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An Exchange hybrid deployment generally provides a good experience for the administrator, but it can be found lacking in a few areas, such as transport rules.
Transport rules -- also called mail flow rules -- identify and take actions on all messages as they move through the transport stack on the Exchange servers. Exchange hybrid mail flow rules can be tricky to set up properly to ensure all email is reviewed, no matter if mailboxes are on premises or in Exchange Online in the cloud.
Transport rules solve many compliance-based problems that arise in a corporate message deployment. They add disclaimers or signatures to messages. They funnel messages that meet specific criteria for approval before they leave your control. They trigger encryption or other protections. It's important to understand how Exchange hybrid mail flow rules operate when your organization runs a mixed environment.
Mail flow rules and Exchange hybrid setups
The power of transport rules stems from their consistency. For an organization with compliance requirements, transport rules are a reliable way to control all messages that meet defined criteria. Once you develop a transport rule for certain messages, there is some comfort in knowing that a transport rule will evaluate every email. At least, that is the case when your organization is only on premises or only in Office 365.
Things change when your organization moves to a hybrid Exchange configuration. While mail flow rules evaluate every message that passes through the transport stack, that does not mean that on-premises transport rules will continue to evaluate messages sent to or from mailboxes housed in Office 365 and vice versa.
Depending on your routing configuration, email may go from an Exchange Online mailbox and out of your environment without an evaluation by the on-premises transport rules. It's also possible that both the mail flow rules on premises and the other set of mail flow rules in Office 365 will assess every email, which may cause more problems than not having any messages evaluated.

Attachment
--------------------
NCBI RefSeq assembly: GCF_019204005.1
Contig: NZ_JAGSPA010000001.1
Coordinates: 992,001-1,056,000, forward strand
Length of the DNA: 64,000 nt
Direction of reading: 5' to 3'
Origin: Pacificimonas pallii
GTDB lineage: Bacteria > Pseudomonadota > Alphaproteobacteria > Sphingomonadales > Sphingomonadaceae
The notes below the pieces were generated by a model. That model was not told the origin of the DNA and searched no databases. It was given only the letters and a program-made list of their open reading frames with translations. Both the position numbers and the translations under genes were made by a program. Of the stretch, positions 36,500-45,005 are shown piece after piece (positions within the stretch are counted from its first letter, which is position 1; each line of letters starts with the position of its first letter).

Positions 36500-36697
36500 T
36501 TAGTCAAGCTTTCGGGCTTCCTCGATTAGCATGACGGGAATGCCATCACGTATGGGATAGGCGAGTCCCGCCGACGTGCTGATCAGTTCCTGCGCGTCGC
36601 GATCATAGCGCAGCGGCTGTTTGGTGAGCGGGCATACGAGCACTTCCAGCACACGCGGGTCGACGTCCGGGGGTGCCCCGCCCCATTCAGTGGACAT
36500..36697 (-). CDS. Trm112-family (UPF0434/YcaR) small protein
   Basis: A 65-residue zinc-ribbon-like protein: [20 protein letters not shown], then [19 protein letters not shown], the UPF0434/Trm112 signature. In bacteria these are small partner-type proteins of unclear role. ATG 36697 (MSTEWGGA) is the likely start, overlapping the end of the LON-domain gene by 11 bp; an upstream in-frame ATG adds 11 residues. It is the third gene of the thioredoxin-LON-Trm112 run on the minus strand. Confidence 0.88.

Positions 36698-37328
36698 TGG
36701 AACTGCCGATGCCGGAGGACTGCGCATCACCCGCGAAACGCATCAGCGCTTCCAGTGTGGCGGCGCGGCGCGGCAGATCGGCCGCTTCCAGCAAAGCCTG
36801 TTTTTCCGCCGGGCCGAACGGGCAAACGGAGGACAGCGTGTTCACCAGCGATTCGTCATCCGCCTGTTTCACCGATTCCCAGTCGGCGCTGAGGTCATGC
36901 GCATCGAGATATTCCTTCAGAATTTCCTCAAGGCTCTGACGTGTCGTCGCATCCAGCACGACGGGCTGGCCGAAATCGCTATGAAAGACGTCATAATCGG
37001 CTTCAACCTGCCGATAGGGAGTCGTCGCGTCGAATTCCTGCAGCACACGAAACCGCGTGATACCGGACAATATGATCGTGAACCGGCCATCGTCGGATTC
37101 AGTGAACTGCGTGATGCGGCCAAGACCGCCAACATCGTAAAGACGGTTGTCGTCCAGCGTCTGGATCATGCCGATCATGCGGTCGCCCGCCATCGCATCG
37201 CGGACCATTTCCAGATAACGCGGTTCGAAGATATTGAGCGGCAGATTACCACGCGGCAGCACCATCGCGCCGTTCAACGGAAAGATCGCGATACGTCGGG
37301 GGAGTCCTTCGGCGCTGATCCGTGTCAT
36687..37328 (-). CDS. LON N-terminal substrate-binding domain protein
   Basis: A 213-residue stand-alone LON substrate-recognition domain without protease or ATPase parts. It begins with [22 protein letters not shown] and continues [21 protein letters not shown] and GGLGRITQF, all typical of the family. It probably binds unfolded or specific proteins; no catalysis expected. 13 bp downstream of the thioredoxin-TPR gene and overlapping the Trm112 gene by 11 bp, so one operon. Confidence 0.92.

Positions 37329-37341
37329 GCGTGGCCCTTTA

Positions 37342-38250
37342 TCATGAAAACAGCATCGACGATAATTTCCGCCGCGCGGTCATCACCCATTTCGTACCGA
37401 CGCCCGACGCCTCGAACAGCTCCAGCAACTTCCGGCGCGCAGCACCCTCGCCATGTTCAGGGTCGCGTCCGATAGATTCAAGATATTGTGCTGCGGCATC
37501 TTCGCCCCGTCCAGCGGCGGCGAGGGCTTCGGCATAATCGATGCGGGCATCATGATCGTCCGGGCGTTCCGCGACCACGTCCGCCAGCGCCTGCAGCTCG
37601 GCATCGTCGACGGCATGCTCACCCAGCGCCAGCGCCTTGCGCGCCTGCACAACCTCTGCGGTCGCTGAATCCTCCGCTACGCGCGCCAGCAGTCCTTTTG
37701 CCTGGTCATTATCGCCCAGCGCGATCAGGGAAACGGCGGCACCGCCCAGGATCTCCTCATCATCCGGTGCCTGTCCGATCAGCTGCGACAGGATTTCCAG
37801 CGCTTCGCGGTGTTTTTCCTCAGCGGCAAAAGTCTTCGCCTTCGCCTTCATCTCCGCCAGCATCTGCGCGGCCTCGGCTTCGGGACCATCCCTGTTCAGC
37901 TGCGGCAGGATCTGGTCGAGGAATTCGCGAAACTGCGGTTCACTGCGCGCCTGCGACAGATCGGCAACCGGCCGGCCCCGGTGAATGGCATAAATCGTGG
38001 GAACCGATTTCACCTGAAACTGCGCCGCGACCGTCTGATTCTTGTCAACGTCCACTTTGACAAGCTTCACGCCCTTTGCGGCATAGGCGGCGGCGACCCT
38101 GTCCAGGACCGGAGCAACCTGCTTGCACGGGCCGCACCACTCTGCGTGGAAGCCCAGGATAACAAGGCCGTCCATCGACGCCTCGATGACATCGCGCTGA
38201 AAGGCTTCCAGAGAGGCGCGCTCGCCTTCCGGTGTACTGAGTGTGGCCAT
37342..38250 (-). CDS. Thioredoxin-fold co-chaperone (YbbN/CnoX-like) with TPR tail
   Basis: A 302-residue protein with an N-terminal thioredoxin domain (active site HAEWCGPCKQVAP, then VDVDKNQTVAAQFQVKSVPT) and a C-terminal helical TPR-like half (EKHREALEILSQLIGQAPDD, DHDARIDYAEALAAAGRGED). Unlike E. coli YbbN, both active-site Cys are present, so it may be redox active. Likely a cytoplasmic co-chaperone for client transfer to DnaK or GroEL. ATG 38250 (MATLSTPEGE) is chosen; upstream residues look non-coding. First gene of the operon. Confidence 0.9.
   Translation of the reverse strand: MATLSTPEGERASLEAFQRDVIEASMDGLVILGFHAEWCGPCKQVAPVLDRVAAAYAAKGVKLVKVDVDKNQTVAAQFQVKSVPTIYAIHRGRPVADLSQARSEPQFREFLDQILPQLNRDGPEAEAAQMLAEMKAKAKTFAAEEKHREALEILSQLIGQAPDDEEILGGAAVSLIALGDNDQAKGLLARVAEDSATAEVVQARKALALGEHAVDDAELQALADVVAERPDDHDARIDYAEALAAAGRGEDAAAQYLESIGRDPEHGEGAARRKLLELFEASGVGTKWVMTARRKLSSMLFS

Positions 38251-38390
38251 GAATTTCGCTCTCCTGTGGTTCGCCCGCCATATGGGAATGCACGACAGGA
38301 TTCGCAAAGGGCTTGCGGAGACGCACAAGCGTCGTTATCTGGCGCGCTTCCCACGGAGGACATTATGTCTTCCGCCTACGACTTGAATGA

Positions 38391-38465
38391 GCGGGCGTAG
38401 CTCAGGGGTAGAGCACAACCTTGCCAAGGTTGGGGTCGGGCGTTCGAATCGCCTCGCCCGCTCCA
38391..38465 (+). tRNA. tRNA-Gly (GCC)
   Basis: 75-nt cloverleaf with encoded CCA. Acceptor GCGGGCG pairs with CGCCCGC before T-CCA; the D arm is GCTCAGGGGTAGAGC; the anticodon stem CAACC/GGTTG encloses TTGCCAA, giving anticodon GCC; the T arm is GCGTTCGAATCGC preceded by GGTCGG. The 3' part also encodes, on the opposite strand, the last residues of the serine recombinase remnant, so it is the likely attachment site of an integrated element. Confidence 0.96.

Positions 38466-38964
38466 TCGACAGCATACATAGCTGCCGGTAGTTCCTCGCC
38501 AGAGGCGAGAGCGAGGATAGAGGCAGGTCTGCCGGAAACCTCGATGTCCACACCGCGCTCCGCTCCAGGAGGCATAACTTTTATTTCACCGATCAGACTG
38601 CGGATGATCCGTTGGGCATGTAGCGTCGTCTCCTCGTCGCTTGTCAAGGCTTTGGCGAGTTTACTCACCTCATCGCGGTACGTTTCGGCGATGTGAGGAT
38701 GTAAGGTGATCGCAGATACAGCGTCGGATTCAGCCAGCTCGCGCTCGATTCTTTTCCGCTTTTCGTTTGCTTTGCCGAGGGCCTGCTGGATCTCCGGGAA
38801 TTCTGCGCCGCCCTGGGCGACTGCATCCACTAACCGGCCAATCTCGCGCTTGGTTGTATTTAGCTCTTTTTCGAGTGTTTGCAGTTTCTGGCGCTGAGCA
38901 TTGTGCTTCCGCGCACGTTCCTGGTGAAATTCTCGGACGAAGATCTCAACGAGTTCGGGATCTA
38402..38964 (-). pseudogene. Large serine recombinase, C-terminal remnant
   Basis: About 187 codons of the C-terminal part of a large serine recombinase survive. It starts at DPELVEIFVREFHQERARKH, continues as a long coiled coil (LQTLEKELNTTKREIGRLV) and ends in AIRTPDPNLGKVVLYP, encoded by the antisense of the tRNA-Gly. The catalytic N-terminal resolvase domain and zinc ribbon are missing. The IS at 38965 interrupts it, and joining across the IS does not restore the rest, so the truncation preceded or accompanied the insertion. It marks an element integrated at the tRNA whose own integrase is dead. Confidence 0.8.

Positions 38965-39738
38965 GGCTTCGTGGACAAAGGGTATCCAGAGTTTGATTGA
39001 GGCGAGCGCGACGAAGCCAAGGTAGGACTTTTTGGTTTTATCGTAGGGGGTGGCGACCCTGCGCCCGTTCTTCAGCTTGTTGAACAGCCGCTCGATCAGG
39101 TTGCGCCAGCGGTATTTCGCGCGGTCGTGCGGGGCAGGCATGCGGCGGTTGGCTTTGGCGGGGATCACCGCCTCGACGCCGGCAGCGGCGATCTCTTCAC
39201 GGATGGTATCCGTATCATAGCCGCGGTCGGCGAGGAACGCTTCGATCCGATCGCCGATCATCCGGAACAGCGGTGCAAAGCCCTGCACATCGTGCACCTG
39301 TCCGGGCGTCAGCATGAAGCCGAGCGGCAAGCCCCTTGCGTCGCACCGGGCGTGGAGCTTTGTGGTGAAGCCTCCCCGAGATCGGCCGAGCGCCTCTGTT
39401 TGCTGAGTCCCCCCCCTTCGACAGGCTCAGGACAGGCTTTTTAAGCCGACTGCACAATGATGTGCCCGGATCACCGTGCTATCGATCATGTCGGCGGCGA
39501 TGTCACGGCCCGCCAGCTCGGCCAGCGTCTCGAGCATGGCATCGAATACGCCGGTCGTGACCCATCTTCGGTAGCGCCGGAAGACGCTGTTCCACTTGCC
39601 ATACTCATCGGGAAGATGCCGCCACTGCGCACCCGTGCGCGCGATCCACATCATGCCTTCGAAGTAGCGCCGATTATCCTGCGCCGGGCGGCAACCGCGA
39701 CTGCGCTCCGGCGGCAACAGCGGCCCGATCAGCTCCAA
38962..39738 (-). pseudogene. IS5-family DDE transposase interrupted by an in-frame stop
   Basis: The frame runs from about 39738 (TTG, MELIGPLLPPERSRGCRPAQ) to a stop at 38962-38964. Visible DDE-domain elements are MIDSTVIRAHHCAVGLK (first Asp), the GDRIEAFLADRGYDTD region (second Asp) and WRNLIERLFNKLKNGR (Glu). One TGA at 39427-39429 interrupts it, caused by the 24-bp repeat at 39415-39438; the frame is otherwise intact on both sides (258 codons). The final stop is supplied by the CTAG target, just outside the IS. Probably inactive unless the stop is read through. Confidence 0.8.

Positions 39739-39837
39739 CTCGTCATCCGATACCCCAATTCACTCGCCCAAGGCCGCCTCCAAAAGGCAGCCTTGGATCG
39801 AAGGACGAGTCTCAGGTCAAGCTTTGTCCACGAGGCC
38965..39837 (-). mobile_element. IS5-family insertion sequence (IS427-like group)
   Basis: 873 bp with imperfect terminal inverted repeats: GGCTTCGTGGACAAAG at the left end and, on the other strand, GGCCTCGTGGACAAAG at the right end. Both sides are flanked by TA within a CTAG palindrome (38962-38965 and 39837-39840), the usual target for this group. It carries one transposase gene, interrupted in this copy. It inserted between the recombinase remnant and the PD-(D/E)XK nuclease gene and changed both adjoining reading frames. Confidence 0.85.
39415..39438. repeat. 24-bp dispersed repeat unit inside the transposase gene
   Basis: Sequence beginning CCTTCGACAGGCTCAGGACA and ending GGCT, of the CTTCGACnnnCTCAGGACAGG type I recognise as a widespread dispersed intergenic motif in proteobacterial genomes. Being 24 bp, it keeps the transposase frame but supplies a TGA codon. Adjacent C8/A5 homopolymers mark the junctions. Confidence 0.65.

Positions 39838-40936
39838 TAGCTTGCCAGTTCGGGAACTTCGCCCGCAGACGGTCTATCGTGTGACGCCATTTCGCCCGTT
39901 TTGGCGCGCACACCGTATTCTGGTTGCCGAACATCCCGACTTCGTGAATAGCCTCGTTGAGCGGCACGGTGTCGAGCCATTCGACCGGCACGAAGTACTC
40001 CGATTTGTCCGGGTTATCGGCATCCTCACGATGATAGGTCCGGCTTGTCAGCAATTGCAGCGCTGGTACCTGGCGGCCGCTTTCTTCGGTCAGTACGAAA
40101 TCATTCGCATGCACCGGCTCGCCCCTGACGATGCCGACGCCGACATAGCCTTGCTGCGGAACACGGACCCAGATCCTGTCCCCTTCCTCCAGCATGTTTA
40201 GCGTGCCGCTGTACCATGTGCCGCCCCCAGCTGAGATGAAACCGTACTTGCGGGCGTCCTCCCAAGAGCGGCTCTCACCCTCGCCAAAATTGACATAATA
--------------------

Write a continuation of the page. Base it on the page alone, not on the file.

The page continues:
To avoid trouble, you need to consider the use of transport rules both for on-premises and for online mailboxes and understand how the message routing configuration within your hybrid environment will affect how Exchange applies those mail flow rules.
Message routing in Exchange hybrid deployments
A move to an Exchange hybrid deployment requires two sets of transport rules. Your organization needs to decide which mail flow rules will be active in which environment and how the message routing configuration you choose affects those transport rules.
All message traffic that passes through an Exchange deployment will be evaluated by the transport rules in that environment, but the catch is that an Exchange hybrid deployment consists of two different environments, at least when they relate to transport rules. A message sent from an on-premises mailbox to another on-premises mailbox generally won't pass though the transport stack, and, thus, the mail flow rules, in Exchange Online. The opposite is also true: Messages sent from an online mailbox to another online mailbox in the same tenant will not generally pass though the on-premises transport rules. Copying the mail flow rules from your on-premises Exchange organization into your Exchange Online tenant does not solve this problem, but that can lead to some messages being handled by the same transport rule twice.